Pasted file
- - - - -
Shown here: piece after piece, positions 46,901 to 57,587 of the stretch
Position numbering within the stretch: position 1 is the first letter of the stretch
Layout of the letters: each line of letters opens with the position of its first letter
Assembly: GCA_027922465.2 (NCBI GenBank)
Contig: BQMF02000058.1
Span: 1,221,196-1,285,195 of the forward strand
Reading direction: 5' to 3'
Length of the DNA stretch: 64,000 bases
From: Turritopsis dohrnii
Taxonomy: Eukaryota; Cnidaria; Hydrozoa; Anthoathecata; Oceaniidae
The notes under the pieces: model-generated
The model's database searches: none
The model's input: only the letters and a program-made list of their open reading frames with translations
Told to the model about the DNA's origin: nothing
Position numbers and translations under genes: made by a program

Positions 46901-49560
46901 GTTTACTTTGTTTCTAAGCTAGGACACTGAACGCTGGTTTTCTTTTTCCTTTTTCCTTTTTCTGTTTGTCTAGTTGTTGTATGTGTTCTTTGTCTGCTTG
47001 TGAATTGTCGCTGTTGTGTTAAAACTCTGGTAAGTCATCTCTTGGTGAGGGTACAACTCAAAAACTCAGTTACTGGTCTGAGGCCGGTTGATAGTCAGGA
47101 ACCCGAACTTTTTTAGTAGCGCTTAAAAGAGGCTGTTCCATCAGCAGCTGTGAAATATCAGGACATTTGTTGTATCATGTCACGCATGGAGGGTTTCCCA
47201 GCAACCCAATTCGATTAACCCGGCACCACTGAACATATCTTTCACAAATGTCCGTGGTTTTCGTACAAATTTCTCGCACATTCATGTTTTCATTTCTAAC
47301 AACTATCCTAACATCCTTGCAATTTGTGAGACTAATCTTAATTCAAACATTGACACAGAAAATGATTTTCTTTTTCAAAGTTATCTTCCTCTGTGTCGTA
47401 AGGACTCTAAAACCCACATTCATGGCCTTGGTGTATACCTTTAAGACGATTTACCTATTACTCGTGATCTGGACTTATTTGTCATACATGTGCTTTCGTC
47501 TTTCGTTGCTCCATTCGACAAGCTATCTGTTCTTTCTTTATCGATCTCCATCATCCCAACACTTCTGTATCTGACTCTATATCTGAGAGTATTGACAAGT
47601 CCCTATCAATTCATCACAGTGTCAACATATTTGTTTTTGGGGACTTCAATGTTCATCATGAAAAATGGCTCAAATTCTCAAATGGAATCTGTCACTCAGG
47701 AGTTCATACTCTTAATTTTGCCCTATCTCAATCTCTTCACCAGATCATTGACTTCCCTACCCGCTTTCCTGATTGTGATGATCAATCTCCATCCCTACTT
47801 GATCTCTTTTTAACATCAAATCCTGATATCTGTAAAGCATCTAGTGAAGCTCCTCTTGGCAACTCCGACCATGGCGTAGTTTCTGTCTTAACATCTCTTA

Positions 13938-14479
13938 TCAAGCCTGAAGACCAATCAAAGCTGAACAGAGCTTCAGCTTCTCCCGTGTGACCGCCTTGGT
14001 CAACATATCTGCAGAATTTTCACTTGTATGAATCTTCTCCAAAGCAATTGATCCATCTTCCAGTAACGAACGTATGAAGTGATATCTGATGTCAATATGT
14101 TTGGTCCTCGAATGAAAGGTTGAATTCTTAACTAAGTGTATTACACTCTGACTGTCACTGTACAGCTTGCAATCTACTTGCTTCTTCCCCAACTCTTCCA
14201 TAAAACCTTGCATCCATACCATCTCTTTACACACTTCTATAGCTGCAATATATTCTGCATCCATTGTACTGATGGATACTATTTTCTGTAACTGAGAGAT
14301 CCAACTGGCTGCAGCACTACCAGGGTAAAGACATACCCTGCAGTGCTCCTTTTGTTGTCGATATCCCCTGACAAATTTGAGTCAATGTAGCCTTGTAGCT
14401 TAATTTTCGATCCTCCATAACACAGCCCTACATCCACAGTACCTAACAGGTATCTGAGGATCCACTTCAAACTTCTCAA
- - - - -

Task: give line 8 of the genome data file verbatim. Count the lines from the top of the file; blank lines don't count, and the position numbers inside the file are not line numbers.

Length of the DNA stretch: 64,000 bases